Definition of teleology in English:

teleology

Line breaks: tele|ology
Pronunciation: /ˌtɛlɪˈɒlədʒi
 
, ˌtiːl-/

noun (plural teleologies)

[mass noun] Philosophy
  • 1The explanation of phenomena by the purpose they serve rather than by postulated causes: no theory of history can do without teleology [count noun]: his theory of class consciousness is predicated on a teleology
    More example sentences
    • Rather, it points to natural developmental teleologies in children's lives that child-rearing should take into account.
    • Not only do his detailed accounts describe competing constructions of black subjectivity, but they also prescribe particular roles and developmental teleologies for black culture and political consciousness.
    • Rather, he is presenting an emerging ethical alternative that favors individual preference over goods conceived in concrete social networks and immutable teleologies of life.
  • 1.1 Theology The doctrine of design and purpose in the material world.
    More example sentences
    • Unbounded design or contingent teleology occurs when the end-state is not specifically predetermined, but rather is the result of selection of one from among several available alternatives.
    • Without some teleology, there is no flourishing and no future for the human community.
    • Thus the appearance of teleology by itself is not sufficient to infer intelligent design.

Derivatives

teleologic

Pronunciation: /-əˈlɒdʒɪk/
adjective
More example sentences
  • This conclusion follows from the fact that endogenous neuroprotection reflects the teleologic and composite cellular and molecular responses of brain tissue.
  • This paper discusses debate on the relevance of infant observations under three headings: semantic, epislemologic, and teleologic.
  • It was shown that students' thinking could be positively changed over the short term from teleologic to mechanistic.

teleological

Pronunciation: /-əˈlɒdʒɪk(ə)l/
adjective
More example sentences
  • All effective means are inherently teleological.
  • When we in the West reflect on history, we see it as progressive and teleological - tending towards a end.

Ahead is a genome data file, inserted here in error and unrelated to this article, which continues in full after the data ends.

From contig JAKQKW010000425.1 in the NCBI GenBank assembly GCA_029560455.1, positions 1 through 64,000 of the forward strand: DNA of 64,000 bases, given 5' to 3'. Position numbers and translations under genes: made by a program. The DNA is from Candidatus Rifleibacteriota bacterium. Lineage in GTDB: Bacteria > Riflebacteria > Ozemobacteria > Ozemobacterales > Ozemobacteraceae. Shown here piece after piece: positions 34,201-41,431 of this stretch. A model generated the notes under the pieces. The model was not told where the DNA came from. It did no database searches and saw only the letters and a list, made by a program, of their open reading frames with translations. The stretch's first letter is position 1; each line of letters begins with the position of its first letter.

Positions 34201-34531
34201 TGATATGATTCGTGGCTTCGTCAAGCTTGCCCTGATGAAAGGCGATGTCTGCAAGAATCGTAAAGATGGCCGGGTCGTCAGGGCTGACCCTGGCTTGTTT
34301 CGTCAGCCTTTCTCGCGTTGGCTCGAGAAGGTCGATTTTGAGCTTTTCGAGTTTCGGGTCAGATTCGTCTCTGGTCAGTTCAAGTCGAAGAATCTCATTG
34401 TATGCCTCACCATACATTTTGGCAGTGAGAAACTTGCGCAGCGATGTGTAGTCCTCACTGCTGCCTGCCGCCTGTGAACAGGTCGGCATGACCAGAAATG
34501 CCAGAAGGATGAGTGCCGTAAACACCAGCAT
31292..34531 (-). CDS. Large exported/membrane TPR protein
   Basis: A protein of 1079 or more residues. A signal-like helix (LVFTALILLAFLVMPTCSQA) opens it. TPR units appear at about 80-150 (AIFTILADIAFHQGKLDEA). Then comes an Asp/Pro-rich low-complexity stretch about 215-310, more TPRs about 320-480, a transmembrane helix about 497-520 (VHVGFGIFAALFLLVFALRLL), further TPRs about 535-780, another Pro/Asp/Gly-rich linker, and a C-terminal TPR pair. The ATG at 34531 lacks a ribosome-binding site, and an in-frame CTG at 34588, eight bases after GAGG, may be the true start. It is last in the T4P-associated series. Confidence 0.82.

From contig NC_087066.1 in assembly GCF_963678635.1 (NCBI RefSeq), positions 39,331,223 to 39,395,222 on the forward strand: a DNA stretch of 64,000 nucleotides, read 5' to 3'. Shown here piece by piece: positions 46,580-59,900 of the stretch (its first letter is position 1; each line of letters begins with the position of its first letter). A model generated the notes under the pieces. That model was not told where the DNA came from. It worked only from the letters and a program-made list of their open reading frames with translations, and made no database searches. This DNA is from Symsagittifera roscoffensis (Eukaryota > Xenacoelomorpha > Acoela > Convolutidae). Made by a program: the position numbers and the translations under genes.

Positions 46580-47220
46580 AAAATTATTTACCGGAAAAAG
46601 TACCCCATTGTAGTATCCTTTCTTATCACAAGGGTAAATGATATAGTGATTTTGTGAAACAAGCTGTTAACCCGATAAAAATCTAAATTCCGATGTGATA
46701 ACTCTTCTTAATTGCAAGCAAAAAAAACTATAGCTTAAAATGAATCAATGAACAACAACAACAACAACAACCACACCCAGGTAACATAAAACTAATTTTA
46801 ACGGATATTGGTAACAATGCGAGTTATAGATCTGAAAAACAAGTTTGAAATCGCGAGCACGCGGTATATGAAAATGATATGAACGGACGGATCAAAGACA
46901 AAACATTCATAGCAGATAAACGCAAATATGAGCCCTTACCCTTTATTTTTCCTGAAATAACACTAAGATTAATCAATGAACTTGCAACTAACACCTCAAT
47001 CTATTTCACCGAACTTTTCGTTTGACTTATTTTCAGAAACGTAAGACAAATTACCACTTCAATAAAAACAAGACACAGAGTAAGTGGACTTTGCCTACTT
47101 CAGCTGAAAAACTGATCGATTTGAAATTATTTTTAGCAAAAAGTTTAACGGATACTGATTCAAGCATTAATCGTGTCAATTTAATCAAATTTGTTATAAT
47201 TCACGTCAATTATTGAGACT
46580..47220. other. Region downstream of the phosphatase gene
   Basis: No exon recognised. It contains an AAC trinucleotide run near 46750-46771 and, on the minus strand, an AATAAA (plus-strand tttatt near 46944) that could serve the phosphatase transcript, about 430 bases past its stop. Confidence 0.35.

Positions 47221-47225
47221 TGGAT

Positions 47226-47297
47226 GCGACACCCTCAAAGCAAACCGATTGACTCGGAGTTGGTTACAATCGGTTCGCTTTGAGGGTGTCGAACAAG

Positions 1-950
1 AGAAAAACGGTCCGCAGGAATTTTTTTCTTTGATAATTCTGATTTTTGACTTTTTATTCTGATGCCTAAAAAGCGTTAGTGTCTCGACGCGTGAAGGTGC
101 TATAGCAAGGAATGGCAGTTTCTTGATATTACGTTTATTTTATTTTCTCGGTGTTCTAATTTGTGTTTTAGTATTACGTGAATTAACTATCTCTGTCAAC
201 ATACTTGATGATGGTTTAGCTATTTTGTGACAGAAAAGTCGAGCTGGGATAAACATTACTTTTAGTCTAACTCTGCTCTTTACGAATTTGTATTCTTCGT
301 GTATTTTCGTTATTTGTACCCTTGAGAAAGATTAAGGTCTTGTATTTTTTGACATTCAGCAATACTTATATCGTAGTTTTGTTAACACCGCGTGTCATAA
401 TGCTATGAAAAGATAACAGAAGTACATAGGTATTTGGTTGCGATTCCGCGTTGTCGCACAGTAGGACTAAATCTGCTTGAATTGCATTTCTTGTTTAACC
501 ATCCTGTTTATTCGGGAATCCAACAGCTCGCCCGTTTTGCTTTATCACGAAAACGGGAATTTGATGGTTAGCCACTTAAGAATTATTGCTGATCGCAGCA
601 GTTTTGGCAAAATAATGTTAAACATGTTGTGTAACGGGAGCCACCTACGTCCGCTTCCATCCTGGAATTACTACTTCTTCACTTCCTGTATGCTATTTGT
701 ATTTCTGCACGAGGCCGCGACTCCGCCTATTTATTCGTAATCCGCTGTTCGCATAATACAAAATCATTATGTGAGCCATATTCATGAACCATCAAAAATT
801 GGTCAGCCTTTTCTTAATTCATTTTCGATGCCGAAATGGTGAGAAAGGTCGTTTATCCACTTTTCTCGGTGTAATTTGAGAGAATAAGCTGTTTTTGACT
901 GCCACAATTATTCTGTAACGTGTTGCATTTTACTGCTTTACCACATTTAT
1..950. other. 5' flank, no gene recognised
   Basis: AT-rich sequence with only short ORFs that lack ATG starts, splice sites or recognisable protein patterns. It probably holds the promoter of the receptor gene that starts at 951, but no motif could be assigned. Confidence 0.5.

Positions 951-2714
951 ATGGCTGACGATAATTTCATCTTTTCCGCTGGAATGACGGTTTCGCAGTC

• Darwin's notion of natural selection was not teleological, but some of those who extended Darwinian ideas to the social context argued as if it were.

teleologically

Pronunciation: /-əˈlɒdʒɪk(ə)li/
adverb
More example sentences
  • Anorexia, nausea, and vomiting with pain can all be regarded teleologically as protective reflexes whereby the body prevents the entry of toxins into the body.
  • Finally, this process was teleologically directed toward the restoration of the normal situation: a system grounded in sovereignty.
  • All things are structured teleologically, according to their end or intrinsic purpose, their final cause.

teleologism

noun
More example sentences
  • We need something beyond an inert metaphysical God, who collapses into either a bland natural law or an empty progressive teleologism, a sort of theological manifest destiny.
  • They tended to be ahistorical because they assumed that the state of underdevelopment was initially universal; their teleologism distracted them from paying close attention to the realities on the ground in the developing societies.
  • But, at the same time, it takes away the teleologism and the determinism that were the reasons for the fail of the evolutionary explanations of cultural process.

teleologist

noun
More example sentences
  • Evolution is hated by many of those who believe God created everything and everything has a purpose: the fundamentalist teleologists of the world.
  • The appropriateness of this characterization can be seen by looking at the other example he gives of a teleologist, namely Nietzsche.
  • As he states, ‘Human beings have purposes or ends… To a teleologist, an act that promotes these purposes is moral, one that impedes them is immoral’.

Origin

mid 18th century (denoting the branch of philosophy that deals with ends or final causes): from modern Latin teleologia, from Greek telos 'end' + -logia (see -logy).

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